Fetal MRI of urine and meconium by gestational age for the diagnosis of genitourinary and gastrointestinal abnormalities

Nabeel Farhataziz, Jennifer E. Engels, Ronald M. Ramus, Michael Zaretsky, Diane M. Twickler

Research output: Contribution to journalArticle

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Abstract

OBJECTIVE. The purpose of our study was to assess the appearance of the colon and genitourinary tract in fetuses with respect to gestational age with T1- and T2-weighted MRI acquisitions and their applications to abnormalities in these systems. MATERIALS AND METHODS. Retrospective review of the fetal MRI database was performed to select studies in which both T1- and T2-weighted acquisitions were obtained. The signal characteristics of fluid in the fetal colon and urine in the fetal bladder were evaluated, and gestational age and fetal MRI diagnosis were recorded. A Mantel-Haenszel chi-square analysis was performed to evaluate the relationship of gestational age to MRI signal intensity. In fetuses with suspected colonic and genitourinary abnormalities, an assessment was made about whether the Tl-weighted findings added information to the T2-weighted findings. RESULTS. Eighty fetal MRI studies were reviewed. Forty-three studies showed normal findings, and 37 depicted genitourinary or gastrointestinal abnormalities. The mean gestational age was 27 weeks 6 days. The MRI signal characteristics of urine and meconium became significantly more conspicuous with increasing gestational age (urine bright on T2, p < 0.001; urine dark on T1, p < 0.001; meconium bright on T1, p < 0.001; meconium dark on T2, p < 0.001). Of the 37 cases with suspected problems of the gastrointestinal or genitourinary systems, the T1-weighted images added additional information in 23 cases. CONCLUSION. The appearance of urine and meconium on T1- and T2-weighted images is significantly more apparent with increasing gestational age. T1-weighted images identified meconium in the colon beyond 24 weeks' gestation and aided in the diagnosis of complex abnormalities.

Original languageEnglish (US)
Pages (from-to)1891-1897
Number of pages7
JournalAmerican Journal of Roentgenology
Volume184
Issue number6
StatePublished - Jun 2005

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Urogenital Abnormalities
Meconium
Gestational Age
Urine
Colon
Fetus
Urogenital System
Urinary Bladder
Databases
Pregnancy

ASJC Scopus subject areas

  • Radiology Nuclear Medicine and imaging
  • Radiological and Ultrasound Technology

Cite this

Fetal MRI of urine and meconium by gestational age for the diagnosis of genitourinary and gastrointestinal abnormalities. / Farhataziz, Nabeel; Engels, Jennifer E.; Ramus, Ronald M.; Zaretsky, Michael; Twickler, Diane M.

In: American Journal of Roentgenology, Vol. 184, No. 6, 06.2005, p. 1891-1897.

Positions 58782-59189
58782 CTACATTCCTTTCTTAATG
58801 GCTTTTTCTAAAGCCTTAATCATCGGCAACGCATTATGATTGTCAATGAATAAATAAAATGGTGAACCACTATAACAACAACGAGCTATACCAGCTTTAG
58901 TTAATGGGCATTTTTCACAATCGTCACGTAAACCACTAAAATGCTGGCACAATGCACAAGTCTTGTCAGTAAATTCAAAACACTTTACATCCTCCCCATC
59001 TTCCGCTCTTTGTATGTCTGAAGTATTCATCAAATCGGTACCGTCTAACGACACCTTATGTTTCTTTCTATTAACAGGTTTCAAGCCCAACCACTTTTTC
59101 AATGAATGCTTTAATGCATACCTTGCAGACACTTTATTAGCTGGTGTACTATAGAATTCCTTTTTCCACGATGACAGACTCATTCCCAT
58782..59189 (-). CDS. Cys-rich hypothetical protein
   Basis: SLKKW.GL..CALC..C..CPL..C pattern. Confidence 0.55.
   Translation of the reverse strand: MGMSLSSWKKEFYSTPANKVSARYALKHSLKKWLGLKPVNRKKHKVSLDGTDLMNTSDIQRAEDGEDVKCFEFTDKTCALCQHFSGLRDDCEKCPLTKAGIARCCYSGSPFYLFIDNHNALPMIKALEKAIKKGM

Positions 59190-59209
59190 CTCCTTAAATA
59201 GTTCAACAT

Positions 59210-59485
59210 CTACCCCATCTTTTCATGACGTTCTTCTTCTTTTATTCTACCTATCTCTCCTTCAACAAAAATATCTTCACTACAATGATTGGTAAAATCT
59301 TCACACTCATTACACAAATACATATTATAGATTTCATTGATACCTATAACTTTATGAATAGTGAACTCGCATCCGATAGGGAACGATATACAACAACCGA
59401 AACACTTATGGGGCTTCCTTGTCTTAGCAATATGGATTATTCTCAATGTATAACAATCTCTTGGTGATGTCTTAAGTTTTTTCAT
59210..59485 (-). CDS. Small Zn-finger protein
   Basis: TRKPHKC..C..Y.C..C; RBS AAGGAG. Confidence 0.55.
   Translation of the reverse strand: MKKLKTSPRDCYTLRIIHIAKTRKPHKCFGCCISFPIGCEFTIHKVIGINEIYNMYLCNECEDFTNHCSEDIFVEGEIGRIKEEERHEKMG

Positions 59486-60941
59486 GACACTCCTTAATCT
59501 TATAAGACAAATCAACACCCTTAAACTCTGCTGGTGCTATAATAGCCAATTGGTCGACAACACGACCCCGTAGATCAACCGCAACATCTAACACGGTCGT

Research output: Contribution to journalArticle

Farhataziz, Nabeel ; Engels, Jennifer E. ; Ramus, Ronald M. ; Zaretsky, Michael ; Twickler, Diane M. / Fetal MRI of urine and meconium by gestational age for the diagnosis of genitourinary and gastrointestinal abnormalities. In: American Journal of Roentgenology. 2005 ; Vol. 184, No. 6. pp. 1891-1897.
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AB - OBJECTIVE. The purpose of our study was to assess the appearance of the colon and genitourinary tract in fetuses with respect to gestational age with T1- and T2-weighted MRI acquisitions and their applications to abnormalities in these systems. MATERIALS AND METHODS. Retrospective review of the fetal MRI database was performed to select studies in which both T1- and T2-weighted acquisitions were obtained. The signal characteristics of fluid in the fetal colon and urine in the fetal bladder were evaluated, and gestational age and fetal MRI diagnosis were recorded. A Mantel-Haenszel chi-square analysis was performed to evaluate the relationship of gestational age to MRI signal intensity. In fetuses with suspected colonic and genitourinary abnormalities, an assessment was made about whether the Tl-weighted findings added information to the T2-weighted findings. RESULTS. Eighty fetal MRI studies were reviewed. Forty-three studies showed normal findings, and 37 depicted genitourinary or gastrointestinal abnormalities. The mean gestational age was 27 weeks 6 days. The MRI signal characteristics of urine and meconium became significantly more conspicuous with increasing gestational age (urine bright on T2, p < 0.001; urine dark on T1, p < 0.001; meconium bright on T1, p < 0.001; meconium dark on T2, p < 0.001). Of the 37 cases with suspected problems of the gastrointestinal or genitourinary systems, the T1-weighted images added additional information in 23 cases. CONCLUSION. The appearance of urine and meconium on T1- and T2-weighted images is significantly more apparent with increasing gestational age. T1-weighted images identified meconium in the colon beyond 24 weeks' gestation and aided in the diagnosis of complex abnormalities.

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